Southwest Just Made This Major Change for Future Flights
The airline quietly unveiled the marked shift from its longstanding policy.
Among all of the U.S. carriers, Southwest Airlines has always been known as an outlier. Unlike the other major airlines, Southwest has never charged a fee to check bags, to change your ticket, or to select a seat (after all, it boards in groups using a first-come, first-served approach). But now the airline is making a switch from one of the longstanding policies that has always set it apart from the others. Read on to find out what change Southwest recently made.
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For the first time Southwest has begun offering tickets for booking through Kayak.
While you have long been able to book an American, United, or Delta airline ticket on a third-party travel agent site like Kayak, Southwest has always required passengers to book directly at its own site, Southwest.com. But one astute reporter at ZDNet noted that Southwest has begun, without fanfare, offering some of its tickets for sale on Kayak—and that's a first.
Southwest passengers can only book on Kayak if they have a business or corporate email address.
That is to say only some users will be able to book that way. These flights are only available through the the niche platform, Kayak for Business, which you can only use if you have a corporate or business email address.
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Southwest had previously stated that it chose to sell its own seats exclusively as a way of ensuring better customer service.
Previously, Southwest publicly stated the position that it would be able to offer the best customer experience if it limited ticket sales to its own platform. "By utilizing Southwest.com and our call centers, customers can rest at ease knowing that when they go to book with Southwest, they're getting the lowest fare without any strings that online travel agencies might try to sneak in there, such as fees and restrictions," a representative for the airline told ZDNet last year. This is especially important as a low-cost, low-fare, high-quality airline."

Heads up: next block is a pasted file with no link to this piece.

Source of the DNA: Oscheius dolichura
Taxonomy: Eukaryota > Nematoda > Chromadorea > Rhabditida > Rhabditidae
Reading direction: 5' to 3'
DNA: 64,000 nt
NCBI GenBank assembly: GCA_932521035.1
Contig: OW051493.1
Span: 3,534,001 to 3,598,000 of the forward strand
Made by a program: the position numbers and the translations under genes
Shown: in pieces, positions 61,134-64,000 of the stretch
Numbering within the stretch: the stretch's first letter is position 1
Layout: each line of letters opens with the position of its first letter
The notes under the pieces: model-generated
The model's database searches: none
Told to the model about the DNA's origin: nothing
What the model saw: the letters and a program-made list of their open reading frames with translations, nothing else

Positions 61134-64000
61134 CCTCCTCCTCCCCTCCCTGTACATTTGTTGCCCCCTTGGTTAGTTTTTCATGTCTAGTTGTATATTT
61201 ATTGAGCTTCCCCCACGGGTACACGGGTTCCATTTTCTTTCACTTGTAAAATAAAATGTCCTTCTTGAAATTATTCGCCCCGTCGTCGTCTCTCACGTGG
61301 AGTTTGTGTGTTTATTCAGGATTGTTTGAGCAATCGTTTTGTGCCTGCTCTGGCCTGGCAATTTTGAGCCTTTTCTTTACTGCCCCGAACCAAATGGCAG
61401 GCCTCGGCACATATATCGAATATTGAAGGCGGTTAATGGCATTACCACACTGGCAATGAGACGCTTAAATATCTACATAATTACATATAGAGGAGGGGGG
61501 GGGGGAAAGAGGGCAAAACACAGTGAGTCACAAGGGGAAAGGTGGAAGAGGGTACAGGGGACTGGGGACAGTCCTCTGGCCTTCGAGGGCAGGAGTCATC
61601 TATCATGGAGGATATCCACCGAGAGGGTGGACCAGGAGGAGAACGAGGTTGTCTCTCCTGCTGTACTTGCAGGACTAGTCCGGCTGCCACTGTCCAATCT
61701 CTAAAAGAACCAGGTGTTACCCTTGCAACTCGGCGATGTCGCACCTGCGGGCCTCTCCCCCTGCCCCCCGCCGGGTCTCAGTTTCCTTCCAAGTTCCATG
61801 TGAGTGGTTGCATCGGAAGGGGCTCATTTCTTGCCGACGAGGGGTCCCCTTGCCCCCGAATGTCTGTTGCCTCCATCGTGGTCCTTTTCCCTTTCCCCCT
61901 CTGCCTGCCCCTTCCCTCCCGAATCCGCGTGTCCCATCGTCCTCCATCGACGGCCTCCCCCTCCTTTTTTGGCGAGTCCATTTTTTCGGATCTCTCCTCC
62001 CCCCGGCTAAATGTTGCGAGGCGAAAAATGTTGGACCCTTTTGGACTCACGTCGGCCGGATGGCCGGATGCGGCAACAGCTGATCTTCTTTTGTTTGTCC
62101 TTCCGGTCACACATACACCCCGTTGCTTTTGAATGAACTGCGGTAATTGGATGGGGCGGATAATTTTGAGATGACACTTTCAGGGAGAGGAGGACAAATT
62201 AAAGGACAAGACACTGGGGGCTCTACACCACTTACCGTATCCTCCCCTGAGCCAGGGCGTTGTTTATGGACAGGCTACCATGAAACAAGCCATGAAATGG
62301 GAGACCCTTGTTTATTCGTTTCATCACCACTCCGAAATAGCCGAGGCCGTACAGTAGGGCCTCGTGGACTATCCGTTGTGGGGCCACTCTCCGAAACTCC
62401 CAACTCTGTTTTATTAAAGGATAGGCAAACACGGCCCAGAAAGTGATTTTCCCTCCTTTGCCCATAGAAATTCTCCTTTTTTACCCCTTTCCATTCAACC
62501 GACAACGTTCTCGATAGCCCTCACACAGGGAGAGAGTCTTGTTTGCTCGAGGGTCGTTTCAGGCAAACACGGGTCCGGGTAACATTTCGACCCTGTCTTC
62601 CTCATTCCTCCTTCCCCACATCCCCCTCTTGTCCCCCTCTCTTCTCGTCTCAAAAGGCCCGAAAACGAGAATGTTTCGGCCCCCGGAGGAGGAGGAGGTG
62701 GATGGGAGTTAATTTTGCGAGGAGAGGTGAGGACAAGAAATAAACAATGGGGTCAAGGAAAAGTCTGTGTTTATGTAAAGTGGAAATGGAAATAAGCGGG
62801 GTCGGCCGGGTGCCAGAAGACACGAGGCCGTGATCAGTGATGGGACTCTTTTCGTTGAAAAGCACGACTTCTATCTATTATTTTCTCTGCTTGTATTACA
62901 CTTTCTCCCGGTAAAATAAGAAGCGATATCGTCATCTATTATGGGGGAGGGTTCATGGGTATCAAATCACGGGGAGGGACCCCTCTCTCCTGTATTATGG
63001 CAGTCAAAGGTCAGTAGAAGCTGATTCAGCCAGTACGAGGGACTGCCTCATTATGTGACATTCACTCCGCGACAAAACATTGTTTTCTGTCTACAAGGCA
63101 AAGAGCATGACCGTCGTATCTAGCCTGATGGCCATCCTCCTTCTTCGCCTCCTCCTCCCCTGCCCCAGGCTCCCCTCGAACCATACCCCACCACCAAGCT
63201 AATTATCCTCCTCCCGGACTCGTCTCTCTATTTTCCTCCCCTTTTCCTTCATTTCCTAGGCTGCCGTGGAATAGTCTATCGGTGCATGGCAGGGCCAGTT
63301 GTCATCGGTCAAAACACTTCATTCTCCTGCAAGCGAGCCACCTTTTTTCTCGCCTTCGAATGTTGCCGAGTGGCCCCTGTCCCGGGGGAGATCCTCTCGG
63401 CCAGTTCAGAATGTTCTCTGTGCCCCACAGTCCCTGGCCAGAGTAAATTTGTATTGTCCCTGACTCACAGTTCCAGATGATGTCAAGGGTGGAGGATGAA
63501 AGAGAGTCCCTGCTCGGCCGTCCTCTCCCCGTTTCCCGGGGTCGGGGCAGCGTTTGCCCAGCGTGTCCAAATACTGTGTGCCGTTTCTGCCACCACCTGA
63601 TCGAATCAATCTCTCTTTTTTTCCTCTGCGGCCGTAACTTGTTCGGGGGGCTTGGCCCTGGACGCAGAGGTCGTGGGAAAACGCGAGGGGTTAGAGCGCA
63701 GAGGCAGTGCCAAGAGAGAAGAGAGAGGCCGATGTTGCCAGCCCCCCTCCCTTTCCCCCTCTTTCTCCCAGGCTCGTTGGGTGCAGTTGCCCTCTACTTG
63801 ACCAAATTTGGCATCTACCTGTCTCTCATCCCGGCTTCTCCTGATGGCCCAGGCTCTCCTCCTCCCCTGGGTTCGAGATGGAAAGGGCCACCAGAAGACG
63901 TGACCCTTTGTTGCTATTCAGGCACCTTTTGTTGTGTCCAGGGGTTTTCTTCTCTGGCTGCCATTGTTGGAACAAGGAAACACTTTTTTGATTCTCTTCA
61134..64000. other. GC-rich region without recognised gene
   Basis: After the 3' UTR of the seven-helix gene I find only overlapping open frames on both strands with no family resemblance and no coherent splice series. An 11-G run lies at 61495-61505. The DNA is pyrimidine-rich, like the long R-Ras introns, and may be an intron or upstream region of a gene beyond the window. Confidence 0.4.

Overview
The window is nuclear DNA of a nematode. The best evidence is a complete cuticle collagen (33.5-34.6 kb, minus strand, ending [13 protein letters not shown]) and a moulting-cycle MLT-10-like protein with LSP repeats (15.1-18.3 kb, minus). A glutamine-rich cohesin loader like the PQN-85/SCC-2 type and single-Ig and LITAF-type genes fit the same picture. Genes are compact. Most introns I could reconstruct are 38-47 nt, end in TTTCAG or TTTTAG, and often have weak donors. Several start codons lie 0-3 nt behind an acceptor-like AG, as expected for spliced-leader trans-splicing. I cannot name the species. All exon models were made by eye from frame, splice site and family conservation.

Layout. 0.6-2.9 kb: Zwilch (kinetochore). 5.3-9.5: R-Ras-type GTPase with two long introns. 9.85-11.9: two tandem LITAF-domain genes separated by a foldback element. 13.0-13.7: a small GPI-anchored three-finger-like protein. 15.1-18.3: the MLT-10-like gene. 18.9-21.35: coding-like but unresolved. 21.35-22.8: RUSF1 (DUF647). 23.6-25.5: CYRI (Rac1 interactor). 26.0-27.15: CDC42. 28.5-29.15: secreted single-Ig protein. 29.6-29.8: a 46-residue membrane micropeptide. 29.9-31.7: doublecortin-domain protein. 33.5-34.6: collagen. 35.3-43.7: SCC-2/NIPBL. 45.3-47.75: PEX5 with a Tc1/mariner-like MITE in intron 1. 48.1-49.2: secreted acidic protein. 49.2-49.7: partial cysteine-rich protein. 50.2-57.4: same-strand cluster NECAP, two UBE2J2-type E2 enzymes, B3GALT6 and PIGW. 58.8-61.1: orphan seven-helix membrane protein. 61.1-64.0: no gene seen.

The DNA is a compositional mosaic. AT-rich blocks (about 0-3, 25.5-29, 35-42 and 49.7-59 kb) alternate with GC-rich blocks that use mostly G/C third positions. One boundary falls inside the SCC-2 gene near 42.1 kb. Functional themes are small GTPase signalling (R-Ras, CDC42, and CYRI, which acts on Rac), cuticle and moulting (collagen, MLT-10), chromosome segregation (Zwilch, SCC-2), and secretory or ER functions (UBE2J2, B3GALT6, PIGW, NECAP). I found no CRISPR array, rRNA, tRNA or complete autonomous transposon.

The airline explained that "allowing a third-party access to our consumer fares and flights adds a new dimension that would erode our promise to our customers of offering friendly, reliable, and low-cost air travel. We prefer to build a relationship with the customer on their journey from booking to destination, and OTAs [online travel agencies] would change the experience our customers expect from us."
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Southwest Airlines also recently announced it would resume alcohol sales after a two-year hiatus.
The booking change isn't the only reason Southwest has been in the news recently—for better or for worse. The carrier recently announced the plan to resume alcohol sales on its flights beginning Feb. 16 after a break that neared two years, according to a corporate statement. The long pause was due to the spike of in-flight disruptions among unruly passengers.
Some passengers are enthusiastic about the reversal. "Customers have expressed a desire for more beverage options, so we're delighted to restore additional on-board offerings as a part of the Southwest hospitality that our customers know and love," said Tony Roach, Southwest's vice president of customer experience and customer relations, said in the statement.
But flight crews expressed dismay. The union that represents Southwest Airlines' flight attendants called the shift "both unsafe and irresponsible," according to Reuters. Lyn Montgomery, president of TWU Local 556, told Reuters that her union was "outraged" over the move. "We have adamantly and unequivocally informed management that resuming sales of alcohol while the mask mandate is in place has the great potential to increase customer non-compliance and misconduct issues," she said.
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